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1.
PLoS One ; 17(3): e0265733, 2022.
Article in English | MEDLINE | ID: covidwho-1759960

ABSTRACT

Dry eye disease (DED) is one of the most common ophthalmological disorders, resulting from several systemic and ocular etiologies including meibomian gland dysfunction (MGD). During the COVID-19 pandemic, medical students are among the high-risk group for DED, mainly due to the increasing use of a visual display terminal (VDT) for online lectures and psychological stress from encountering several changes. Our study aimed to explore the prevalence of DED using the symptom-based definition and potential risk factors in medical students. This is a prospective cross-sectional study that included medical students at Chiang Mai University between November 2020 and January 2021. All participants were assessed using the Ocular Surface Disease Index (OSDI) questionnaire, the Thai version of the 10-Item Perceived Stress Scale-10 (T-PSS-10), the LipiView® II interferometer, and an interview for other possible risk factors. Overall, 528 participants were included in the study; half of the participants were female. The prevalence of DED was 70.8%. In the univariate analysis, female sex, contact lens wear, and T-PSS-10 stress scores were significantly higher in the DED group (P = 0.002, 0.002, and <0.001, respectively). Moreover, participants with severe DED were likely to have higher meibomian gland tortuosity but not statistically significant. In the multivariate analysis, contact lens use and T-PSS-10 score were significant risk factors associated with the severity of DED. In conclusions, the prevalence of DED in medical students was as high as 70.8%. Contact lens use and psychological stress evaluated using the T-PSS-10 questionnaire had a significant correlation with a risk of DED. Female gender and duration of VDT use were also associated. Most of the risk factors were modifiable and may be used as initial management in patients with DED.


Subject(s)
COVID-19/epidemiology , Dry Eye Syndromes/epidemiology , Occupational Stress/epidemiology , Screen Time , Students, Medical/statistics & numerical data , Adolescent , Adult , Dry Eye Syndromes/etiology , Female , Humans , Male , Occupational Stress/complications , Prevalence , Risk Factors , Sex Factors , Students, Medical/psychology , Surveys and Questionnaires , Thailand/epidemiology , Young Adult
2.
Tohoku J Exp Med ; 255(4): 283-289, 2021 12.
Article in English | MEDLINE | ID: covidwho-1572184

ABSTRACT

The novel coronavirus disease (COVID-19) pandemic has spread throughout the world. Poor mental health has been reported among healthcare professionals responding to COVID-19. However, no study has examined the impact of COVID-19-related workplace bullying or patient aggression on the mental health of healthcare professionals during the COVID-19 outbreak. This study examined the prevalence of COVID-19-related workplace bullying and patient aggression and its association with psychological distress among healthcare professionals during the COVID-19 outbreak in Japan. This was a cross-sectional study conducted from May 22 to 26, 2020, inviting participants (n = 1,421) from an online survey of full-time employees. We limited the sample to healthcare professionals for further analyses. Using an online self-report questionnaire, workplace bullying and patient aggression related to COVID-19 was measured using nine items with dichotomous response options. Psychological distress was measured using the Japanese version of Brief Job Stress Questionnaire. Among 1,032 participants (72.6%) who completed the survey, 111 healthcare professionals were identified. Among them, 19 participants (17.1%) had experienced any COVID-19-related workplace bullying or patient aggression: 11 participants (9.9%) had experienced any workplace bullying and 12 participants (10.8%) had experienced any patient aggression. Multiple linear regression analysis showed that any bullying or patient aggression related to COVID-19 significantly correlated with psychological distress. It was suggested that a non-negligible proportion of participants experienced workplace bullying or patient aggression related to COVID-19. Preventing and reducing workplace bullying and patient aggression may be effective in improving mental health of healthcare professionals during the COVID-19 outbreak.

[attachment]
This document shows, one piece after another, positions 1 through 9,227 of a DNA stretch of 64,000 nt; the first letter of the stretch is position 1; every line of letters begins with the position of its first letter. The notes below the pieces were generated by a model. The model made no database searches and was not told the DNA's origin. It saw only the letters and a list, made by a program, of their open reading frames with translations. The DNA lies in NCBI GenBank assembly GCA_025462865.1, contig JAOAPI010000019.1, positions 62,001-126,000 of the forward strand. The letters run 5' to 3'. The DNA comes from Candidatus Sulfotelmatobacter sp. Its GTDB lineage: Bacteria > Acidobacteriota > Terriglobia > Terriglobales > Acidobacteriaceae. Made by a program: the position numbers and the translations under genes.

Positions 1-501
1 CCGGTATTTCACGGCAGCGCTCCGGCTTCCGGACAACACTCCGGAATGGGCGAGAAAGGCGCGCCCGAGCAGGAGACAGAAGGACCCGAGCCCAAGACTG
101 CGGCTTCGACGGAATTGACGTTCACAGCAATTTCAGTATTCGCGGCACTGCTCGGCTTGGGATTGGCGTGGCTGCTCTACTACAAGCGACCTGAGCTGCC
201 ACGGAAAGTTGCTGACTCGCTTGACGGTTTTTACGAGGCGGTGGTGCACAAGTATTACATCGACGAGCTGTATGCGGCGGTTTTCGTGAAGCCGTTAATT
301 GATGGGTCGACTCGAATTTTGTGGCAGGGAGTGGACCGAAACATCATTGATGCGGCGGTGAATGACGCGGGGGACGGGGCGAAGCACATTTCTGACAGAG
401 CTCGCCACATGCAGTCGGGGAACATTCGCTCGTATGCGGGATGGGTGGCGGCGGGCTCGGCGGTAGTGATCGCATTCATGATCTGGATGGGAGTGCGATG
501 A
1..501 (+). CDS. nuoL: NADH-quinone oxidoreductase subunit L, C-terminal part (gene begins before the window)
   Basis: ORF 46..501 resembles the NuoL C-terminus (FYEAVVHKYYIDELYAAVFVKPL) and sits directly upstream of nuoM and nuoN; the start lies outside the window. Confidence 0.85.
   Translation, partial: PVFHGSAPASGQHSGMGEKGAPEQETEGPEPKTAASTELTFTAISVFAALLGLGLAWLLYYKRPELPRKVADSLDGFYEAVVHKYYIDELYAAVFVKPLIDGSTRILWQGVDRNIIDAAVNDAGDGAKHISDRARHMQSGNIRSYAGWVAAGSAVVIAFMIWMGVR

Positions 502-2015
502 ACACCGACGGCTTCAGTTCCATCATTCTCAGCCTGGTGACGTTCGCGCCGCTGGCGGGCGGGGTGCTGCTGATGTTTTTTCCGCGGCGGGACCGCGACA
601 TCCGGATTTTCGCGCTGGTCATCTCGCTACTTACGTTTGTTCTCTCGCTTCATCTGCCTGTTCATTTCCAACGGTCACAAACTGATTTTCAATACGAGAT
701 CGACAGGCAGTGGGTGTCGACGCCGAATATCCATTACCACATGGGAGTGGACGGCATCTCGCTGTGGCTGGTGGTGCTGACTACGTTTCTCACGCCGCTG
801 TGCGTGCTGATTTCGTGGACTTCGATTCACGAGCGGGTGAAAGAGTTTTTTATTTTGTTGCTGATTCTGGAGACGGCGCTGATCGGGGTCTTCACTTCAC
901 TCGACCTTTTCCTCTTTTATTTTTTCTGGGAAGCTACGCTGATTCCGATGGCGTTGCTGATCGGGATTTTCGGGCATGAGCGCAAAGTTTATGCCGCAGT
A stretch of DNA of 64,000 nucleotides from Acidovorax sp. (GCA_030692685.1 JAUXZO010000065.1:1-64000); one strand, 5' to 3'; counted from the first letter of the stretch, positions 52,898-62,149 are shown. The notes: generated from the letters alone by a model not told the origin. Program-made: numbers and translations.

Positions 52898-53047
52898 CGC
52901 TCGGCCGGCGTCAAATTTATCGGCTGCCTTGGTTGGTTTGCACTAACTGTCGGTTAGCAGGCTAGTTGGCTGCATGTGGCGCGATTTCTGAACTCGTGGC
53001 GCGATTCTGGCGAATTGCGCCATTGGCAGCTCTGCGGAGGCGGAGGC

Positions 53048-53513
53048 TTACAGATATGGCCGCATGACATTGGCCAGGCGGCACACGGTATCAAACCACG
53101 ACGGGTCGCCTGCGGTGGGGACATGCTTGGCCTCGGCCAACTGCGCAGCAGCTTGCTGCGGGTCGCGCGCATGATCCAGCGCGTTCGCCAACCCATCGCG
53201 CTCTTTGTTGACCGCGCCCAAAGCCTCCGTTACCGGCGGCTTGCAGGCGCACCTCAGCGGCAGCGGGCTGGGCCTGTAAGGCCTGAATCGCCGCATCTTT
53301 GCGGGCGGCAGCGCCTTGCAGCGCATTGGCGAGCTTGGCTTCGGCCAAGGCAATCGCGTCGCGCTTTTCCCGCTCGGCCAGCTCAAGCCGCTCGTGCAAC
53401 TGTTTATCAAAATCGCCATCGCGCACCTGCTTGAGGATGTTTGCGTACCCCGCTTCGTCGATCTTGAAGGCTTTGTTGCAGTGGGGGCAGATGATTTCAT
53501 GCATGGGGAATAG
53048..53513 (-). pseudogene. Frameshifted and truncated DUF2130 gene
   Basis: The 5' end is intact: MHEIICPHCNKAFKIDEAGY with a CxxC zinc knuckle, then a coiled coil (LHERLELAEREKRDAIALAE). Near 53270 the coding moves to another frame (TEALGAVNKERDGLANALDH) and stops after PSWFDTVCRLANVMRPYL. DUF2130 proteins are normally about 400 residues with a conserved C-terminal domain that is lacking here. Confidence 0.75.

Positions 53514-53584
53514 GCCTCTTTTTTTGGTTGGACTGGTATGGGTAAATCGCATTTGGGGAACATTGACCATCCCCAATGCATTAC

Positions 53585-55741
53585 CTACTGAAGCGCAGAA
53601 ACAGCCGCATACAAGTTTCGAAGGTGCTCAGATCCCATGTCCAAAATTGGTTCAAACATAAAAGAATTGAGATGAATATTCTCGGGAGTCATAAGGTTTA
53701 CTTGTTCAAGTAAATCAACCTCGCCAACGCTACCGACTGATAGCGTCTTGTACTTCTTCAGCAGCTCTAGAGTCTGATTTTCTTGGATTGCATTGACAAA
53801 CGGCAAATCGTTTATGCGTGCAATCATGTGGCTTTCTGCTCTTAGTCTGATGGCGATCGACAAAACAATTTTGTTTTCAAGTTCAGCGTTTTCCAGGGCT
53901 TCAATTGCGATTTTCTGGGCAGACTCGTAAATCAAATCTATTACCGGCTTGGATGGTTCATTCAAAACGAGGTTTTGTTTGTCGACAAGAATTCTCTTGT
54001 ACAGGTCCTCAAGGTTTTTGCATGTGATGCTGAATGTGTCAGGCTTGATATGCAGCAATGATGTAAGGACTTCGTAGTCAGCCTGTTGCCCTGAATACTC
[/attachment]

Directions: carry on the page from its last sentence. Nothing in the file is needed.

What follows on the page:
Subject(s)
Aggression/psychology , Bullying , COVID-19/psychology , Health Personnel/psychology , Occupational Stress/complications , Psychological Distress , Workplace/psychology , Adult , Aged , Cross-Sectional Studies , Female , Humans , Japan/epidemiology , Male , Middle Aged , Occupational Stress/epidemiology , Occupational Stress/psychology , Pandemics , SARS-CoV-2 , Stress, Psychological/epidemiology
3.
Ann Glob Health ; 87(1): 51, 2021 06 24.
Article in English | MEDLINE | ID: covidwho-1296121

ABSTRACT

Background: Nurses working in treating patients with COVID-19 are exposed to various stressors, such as fear of COVID-19, stress, and high workload, leading to burnout. Objectives: This study aimed to identify the level of burnout and its predictors in nurses working in hospitals for COVID-19 patients. Methods: Participants in this study were nurses working in 11 hospitals for COVID-19 patients in the Fars province of Iran. The Maslach burnout and the UK Health and Safety stress questionnaires were used to assess burnout and stress, respectively. Analysis, using multiple regression in the SPSS21 software, aimed to identify the factors affecting burnout. Findings: The mean level of burnout in the nurses at the COVID-19 hospitals was 57 out of 120, and burnout was affected by workload (ß = 0.69, p < 0.001), job stress (ß = 0.25, p < 0.001) and inadequate hospital resources for the prevention of COVID-19 (ß = -0.16, p < 0.001). These three variables explained 87% of the variance in burnout. Conclusions: The burnout of nurses directly exposed to COVID-19 patients is more than nurses in other wards, and workload is the most significant cause of burnout in them. Therefore, necessary measures such as hiring more nurses, reducing working hours and increasing rest periods are necessary to reduce workload. In addition, the job stress of these nurses should be managed and controlled, and the hospital resources needed to prevent this disease should be provided.


Subject(s)